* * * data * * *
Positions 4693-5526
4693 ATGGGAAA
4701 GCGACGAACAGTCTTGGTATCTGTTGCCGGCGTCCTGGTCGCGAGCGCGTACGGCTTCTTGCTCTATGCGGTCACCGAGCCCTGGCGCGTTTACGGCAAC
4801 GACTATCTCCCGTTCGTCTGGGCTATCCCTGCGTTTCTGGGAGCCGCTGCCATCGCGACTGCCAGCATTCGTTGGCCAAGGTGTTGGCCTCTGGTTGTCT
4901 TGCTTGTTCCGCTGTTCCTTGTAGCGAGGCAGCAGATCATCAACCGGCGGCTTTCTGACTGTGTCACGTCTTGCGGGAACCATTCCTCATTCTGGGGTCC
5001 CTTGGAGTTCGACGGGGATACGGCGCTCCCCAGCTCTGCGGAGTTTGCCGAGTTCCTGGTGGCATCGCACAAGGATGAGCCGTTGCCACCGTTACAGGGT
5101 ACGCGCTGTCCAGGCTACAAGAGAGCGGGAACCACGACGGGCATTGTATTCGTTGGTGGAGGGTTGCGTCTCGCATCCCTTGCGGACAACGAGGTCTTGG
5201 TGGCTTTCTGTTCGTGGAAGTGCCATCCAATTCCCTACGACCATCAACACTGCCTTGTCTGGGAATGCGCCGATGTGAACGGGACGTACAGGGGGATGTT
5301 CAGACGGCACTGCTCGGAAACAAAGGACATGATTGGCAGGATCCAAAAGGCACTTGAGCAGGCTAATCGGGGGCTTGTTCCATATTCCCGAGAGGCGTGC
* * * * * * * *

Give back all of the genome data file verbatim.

Positions 4693-5526
4693 ATGGGAAA
4701 GCGACGAACAGTCTTGGTATCTGTTGCCGGCGTCCTGGTCGCGAGCGCGTACGGCTTCTTGCTCTATGCGGTCACCGAGCCCTGGCGCGTTTACGGCAAC
4801 GACTATCTCCCGTTCGTCTGGGCTATCCCTGCGTTTCTGGGAGCCGCTGCCATCGCGACTGCCAGCATTCGTTGGCCAAGGTGTTGGCCTCTGGTTGTCT
4901 TGCTTGTTCCGCTGTTCCTTGTAGCGAGGCAGCAGATCATCAACCGGCGGCTTTCTGACTGTGTCACGTCTTGCGGGAACCATTCCTCATTCTGGGGTCC
5001 CTTGGAGTTCGACGGGGATACGGCGCTCCCCAGCTCTGCGGAGTTTGCCGAGTTCCTGGTGGCATCGCACAAGGATGAGCCGTTGCCACCGTTACAGGGT
5101 ACGCGCTGTCCAGGCTACAAGAGAGCGGGAACCACGACGGGCATTGTATTCGTTGGTGGAGGGTTGCGTCTCGCATCCCTTGCGGACAACGAGGTCTTGG
5201 TGGCTTTCTGTTCGTGGAAGTGCCATCCAATTCCCTACGACCATCAACACTGCCTTGTCTGGGAATGCGCCGATGTGAACGGGACGTACAGGGGGATGTT
5301 CAGACGGCACTGCTCGGAAACAAAGGACATGATTGGCAGGATCCAAAAGGCACTTGAGCAGGCTAATCGGGGGCTTGTTCCATATTCCCGAGAGGCGTGC